If my primary coach does the program, she pretty much does the same thing I do as far as laying out the order of the elements. Then she sends me to my Russian ballet coach for finishing. My Russian coach does the arms and little presentation details like head angles and body position.
Russian coach's husband, also Russian and ballet trained, most often makes my programs. He tends to improvise to the music, and we change things frequently. His wife will make adjustments, too, as we work on the presentation. Personally, I like it best when the movements originate in the music, but this is not always possible when you have to work in technical requirements.
I "can" draw diagrams of the programs with my own symbols to help me remember, but I very seldom do it. Mostly I rely on memory. Things can change slightly each time, depending exactly where certain movements fall in relation to the music.
Ballet rehearsals use to use a script call Labanotations to record the choreographies. Nowadays, as soon as an old work is revised, or a new work is about to be presented, they use VCR Taping for record keeping.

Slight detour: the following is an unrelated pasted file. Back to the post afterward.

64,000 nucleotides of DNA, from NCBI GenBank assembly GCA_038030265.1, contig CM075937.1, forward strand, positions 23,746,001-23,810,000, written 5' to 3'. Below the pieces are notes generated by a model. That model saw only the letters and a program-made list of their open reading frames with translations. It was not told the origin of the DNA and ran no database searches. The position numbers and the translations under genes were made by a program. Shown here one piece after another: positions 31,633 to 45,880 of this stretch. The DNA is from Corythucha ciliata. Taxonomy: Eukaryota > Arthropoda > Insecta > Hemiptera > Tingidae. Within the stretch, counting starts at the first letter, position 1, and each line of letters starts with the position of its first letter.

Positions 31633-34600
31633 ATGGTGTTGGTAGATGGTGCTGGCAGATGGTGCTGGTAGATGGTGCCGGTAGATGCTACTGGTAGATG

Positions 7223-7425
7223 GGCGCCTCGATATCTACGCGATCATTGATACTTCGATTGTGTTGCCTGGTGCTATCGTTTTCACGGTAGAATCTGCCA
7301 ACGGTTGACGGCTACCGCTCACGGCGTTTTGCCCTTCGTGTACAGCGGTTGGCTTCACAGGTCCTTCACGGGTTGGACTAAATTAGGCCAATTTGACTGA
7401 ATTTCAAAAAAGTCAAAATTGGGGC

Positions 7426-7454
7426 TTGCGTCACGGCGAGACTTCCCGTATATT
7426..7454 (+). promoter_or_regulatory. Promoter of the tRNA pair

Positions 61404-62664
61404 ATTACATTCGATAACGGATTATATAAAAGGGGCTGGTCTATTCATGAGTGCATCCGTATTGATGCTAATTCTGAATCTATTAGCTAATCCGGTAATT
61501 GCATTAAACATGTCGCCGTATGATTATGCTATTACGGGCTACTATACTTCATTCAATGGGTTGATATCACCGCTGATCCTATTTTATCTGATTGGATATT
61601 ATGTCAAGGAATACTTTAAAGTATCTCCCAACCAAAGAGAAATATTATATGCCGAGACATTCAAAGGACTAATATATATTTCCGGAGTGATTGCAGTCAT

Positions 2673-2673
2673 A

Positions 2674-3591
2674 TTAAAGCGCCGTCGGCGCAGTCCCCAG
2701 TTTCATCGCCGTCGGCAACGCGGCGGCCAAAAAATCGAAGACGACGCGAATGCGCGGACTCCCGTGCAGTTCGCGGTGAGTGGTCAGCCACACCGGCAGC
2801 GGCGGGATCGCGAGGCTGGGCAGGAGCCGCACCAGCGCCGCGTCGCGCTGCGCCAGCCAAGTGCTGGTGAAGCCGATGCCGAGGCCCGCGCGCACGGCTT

Well, my program was entirely re-choreographed (new music, etc) at skating camp. So, let me re-trace it all while it the process is clear. First, we listened to the music and spoke about what imagery or ideas it made us think of. We talked about what kinds of movements best illustrated our ideas. Then, my choreography coach showed my the layout, using only single jumps while I skated behind her copying her movements. I'm a good mimic, so this usually takes about 30 minutes. Then we come off the ice and I draw the diagram pattern of the routine using lines for direction and marks for jumps and spins. I then use a separate paper to write out, in full words, my footwork. Then we go back on the ice for about an hour to do my run throughs, breaking the pattern into sections. During this time my head coach video tapes me, and I watch the tape over the next few days before skating -- this is usually for the next 2 days. So, that's about it for me.